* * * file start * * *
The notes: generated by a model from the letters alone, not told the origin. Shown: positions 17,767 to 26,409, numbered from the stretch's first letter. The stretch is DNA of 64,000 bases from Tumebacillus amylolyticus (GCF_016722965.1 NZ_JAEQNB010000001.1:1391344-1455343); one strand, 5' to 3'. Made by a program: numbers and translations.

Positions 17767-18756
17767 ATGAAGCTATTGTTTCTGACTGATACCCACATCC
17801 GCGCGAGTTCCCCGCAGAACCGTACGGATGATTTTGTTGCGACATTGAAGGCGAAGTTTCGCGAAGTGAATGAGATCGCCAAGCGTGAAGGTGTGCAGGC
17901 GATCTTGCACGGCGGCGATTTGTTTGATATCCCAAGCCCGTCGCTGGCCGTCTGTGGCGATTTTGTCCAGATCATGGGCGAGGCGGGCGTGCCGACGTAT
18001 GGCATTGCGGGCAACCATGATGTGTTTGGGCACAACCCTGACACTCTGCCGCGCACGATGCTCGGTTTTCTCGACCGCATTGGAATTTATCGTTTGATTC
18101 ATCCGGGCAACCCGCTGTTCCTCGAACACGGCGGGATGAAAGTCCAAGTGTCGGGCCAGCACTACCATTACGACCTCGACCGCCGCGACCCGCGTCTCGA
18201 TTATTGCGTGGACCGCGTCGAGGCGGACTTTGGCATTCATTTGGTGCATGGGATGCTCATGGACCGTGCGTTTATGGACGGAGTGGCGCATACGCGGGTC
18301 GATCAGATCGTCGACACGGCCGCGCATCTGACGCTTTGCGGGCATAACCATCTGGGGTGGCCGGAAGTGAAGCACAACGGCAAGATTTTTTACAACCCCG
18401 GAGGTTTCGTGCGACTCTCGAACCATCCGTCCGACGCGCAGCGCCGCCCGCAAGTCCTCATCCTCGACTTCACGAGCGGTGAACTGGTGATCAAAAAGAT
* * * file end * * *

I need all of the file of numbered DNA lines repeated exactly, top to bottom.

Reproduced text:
The notes: generated by a model from the letters alone, not told the origin. Shown: positions 17,767 to 26,409, numbered from the stretch's first letter. The stretch is DNA of 64,000 bases from Tumebacillus amylolyticus (GCF_016722965.1 NZ_JAEQNB010000001.1:1391344-1455343); one strand, 5' to 3'. Made by a program: numbers and translations.

Positions 17767-18756
17767 ATGAAGCTATTGTTTCTGACTGATACCCACATCC
17801 GCGCGAGTTCCCCGCAGAACCGTACGGATGATTTTGTTGCGACATTGAAGGCGAAGTTTCGCGAAGTGAATGAGATCGCCAAGCGTGAAGGTGTGCAGGC
17901 GATCTTGCACGGCGGCGATTTGTTTGATATCCCAAGCCCGTCGCTGGCCGTCTGTGGCGATTTTGTCCAGATCATGGGCGAGGCGGGCGTGCCGACGTAT
18001 GGCATTGCGGGCAACCATGATGTGTTTGGGCACAACCCTGACACTCTGCCGCGCACGATGCTCGGTTTTCTCGACCGCATTGGAATTTATCGTTTGATTC
18101 ATCCGGGCAACCCGCTGTTCCTCGAACACGGCGGGATGAAAGTCCAAGTGTCGGGCCAGCACTACCATTACGACCTCGACCGCCGCGACCCGCGTCTCGA
18201 TTATTGCGTGGACCGCGTCGAGGCGGACTTTGGCATTCATTTGGTGCATGGGATGCTCATGGACCGTGCGTTTATGGACGGAGTGGCGCATACGCGGGTC
18301 GATCAGATCGTCGACACGGCCGCGCATCTGACGCTTTGCGGGCATAACCATCTGGGGTGGCCGGAAGTGAAGCACAACGGCAAGATTTTTTACAACCCCG
18401 GAGGTTTCGTGCGACTCTCGAACCATCCGTCCGACGCGCAGCGCCGCCCGCAAGTCCTCATCCTCGACTTCACGAGCGGTGAACTGGTGATCAAAAAGAT